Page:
Hinted at by http://www.quora.com/Did-Americans-in-1776-have-British-accents
“American and British writing has always been and continues to be a common language. Except for a few idioms and typographical conventions, it is impossible to tell whether a writer is American or British. There are more differences between the styles within each tradition than between the two traditions…
the degree of divergence varies inversely with the degree of importance of the subject-matter. That is, where the ideas to be expressed are trivial or facetious the two vernaculars differ so widely that they may almost be said to be foreign languages to each other. When the subject-matter is purely practical or commonplace, the divergence, though noticeable, is of secondary importance; and, finally, when the subject matter is of the highest quality, being concerned with ideal values and fundamental concepts, the divergence is so slight as to be almost negligible.
Although it may not be possible in a collection of formal written documents to discern, except by spelling, which are by British writer and which by Americans, it is easy in any gathering of speakers to distinguish the British from the American. The pronunciation by which British speakers are distinguished is Received Pronunciation, Oxford English, Public School English, BBC English, or standard British English, as it is variously designated.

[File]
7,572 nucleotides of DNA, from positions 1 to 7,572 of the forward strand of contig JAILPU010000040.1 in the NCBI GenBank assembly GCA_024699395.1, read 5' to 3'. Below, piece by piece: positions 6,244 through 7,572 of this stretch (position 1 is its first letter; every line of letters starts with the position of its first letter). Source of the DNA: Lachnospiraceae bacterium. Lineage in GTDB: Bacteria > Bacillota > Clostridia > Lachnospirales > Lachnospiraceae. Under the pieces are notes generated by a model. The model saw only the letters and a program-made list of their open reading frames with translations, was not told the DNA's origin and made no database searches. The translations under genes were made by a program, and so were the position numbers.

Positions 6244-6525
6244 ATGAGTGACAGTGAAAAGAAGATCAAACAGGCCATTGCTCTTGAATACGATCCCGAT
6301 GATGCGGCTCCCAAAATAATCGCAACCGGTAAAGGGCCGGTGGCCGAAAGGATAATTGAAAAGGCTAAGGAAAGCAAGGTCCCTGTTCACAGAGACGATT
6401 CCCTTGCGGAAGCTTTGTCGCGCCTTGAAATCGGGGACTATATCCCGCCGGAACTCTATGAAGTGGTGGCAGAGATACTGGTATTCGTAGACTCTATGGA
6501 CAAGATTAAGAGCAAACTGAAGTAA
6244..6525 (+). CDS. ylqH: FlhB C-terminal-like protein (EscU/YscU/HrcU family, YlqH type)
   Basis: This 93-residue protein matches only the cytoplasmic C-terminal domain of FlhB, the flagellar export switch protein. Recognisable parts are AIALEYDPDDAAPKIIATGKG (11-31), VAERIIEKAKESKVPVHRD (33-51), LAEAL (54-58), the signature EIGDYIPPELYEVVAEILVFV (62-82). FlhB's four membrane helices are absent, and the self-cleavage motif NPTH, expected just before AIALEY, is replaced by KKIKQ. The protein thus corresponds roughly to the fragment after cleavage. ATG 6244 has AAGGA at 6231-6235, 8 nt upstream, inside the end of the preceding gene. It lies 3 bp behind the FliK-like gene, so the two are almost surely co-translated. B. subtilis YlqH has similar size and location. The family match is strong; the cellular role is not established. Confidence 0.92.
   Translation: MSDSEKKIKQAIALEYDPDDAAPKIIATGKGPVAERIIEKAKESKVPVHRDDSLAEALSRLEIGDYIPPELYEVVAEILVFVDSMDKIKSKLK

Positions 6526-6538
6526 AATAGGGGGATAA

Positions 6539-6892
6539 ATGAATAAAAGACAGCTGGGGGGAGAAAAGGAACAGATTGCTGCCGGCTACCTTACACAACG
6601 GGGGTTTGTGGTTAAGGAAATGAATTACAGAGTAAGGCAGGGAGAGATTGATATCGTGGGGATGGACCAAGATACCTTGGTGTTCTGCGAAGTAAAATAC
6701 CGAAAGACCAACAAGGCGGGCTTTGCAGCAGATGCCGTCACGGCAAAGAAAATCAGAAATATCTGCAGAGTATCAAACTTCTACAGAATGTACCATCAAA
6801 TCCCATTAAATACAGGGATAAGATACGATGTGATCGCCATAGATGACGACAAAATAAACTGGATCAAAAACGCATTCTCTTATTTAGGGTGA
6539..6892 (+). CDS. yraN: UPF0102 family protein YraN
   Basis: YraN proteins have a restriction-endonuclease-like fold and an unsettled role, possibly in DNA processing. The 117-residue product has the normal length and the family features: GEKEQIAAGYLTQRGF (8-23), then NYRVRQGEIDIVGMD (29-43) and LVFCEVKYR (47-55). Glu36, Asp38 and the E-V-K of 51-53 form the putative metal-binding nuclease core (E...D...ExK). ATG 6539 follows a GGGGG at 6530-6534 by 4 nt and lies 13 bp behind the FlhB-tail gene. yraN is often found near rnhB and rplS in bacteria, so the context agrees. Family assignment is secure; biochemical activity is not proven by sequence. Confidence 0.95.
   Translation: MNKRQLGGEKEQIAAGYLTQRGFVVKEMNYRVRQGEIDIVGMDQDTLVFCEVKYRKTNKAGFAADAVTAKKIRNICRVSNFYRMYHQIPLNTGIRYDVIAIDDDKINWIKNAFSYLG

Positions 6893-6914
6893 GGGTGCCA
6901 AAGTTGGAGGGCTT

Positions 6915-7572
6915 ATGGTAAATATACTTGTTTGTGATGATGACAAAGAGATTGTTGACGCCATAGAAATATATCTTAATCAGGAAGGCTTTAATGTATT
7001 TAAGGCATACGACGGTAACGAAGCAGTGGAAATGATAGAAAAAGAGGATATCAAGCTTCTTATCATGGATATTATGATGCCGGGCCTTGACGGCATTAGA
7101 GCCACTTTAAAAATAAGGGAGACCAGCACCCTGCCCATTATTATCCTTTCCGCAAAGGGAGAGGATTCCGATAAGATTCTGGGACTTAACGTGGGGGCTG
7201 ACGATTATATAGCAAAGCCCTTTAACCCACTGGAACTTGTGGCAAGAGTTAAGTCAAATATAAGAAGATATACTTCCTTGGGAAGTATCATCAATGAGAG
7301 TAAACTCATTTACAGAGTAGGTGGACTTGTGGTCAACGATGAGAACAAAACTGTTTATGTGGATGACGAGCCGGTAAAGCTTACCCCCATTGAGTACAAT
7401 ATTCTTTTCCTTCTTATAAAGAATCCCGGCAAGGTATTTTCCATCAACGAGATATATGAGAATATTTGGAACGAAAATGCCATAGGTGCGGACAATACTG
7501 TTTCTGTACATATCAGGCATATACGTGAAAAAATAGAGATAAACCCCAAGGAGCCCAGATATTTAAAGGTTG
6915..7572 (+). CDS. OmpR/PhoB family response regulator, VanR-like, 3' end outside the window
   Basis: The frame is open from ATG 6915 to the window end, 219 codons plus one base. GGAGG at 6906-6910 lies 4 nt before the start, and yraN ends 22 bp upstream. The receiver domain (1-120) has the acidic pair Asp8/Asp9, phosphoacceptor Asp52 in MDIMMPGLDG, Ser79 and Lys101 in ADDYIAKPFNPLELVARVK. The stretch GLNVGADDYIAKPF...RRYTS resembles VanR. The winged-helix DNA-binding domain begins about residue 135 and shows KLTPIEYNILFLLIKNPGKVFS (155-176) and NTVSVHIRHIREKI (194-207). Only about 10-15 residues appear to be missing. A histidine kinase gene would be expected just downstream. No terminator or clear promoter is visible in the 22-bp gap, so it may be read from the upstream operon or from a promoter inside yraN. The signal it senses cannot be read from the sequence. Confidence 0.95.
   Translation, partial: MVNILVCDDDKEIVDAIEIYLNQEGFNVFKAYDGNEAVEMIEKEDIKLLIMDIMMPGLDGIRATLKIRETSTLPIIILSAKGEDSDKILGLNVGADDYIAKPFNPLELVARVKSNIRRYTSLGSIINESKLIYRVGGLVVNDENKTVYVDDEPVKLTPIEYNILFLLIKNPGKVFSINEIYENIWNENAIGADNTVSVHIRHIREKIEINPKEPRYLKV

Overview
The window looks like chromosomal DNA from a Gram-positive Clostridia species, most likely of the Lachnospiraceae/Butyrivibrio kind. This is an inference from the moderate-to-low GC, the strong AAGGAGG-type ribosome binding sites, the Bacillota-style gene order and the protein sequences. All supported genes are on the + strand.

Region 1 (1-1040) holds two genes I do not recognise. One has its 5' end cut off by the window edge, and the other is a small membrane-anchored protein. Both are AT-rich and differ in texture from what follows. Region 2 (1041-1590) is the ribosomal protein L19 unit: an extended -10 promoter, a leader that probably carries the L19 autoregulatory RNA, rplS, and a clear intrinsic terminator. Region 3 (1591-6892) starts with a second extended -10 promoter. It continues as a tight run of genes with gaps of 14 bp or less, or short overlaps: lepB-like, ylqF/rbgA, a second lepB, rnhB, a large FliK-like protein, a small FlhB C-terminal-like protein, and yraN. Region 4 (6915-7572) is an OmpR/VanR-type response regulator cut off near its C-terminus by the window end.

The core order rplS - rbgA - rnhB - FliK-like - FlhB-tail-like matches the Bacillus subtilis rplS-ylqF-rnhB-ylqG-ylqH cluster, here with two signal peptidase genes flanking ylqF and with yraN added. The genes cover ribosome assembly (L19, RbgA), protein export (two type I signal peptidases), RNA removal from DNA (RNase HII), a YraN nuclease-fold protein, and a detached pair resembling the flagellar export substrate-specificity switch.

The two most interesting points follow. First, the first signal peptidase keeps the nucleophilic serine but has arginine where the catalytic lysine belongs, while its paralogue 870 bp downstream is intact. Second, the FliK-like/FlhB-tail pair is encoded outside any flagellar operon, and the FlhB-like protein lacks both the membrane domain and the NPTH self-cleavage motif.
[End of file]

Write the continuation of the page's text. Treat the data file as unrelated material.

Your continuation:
Received Pronunciation developed at the end of the eighteenth century, during the period of the American Revolution. At that time there was no pronunciation by which people in America could be distinguished from the people in England.
In the eighteenth century, British society began to shift from caste determined by birth to class determined by wealth and occupation, and tools began to be provided for upward mobility. London had long been the political and cultural focus of Britain, so the language of London was recognised as the prestige dialect.
London grammar and lexicon were propagated by grammarians and lexicographers … London pronunciation became the prerogative of a new breed of specialists – orthoepists and teachers of elocution. The orthoepists decided upon correct pronunciations, compiled pronouncing dictionaries and, in private and expensive tutorial sessions, drilled enterprising citizens in fashionable articulation… John Walker introduced the term “Received Pronunciation”. London pronunciation, he wrote, “is undoubtedly the best… that is, not only by courtesy, and because it happens to be the pronunciation of the capital, but best by a better title, that of being more generally received.” .. ‘Received’ in the sense that Walker it, means, “Generally adopted” or “approved”.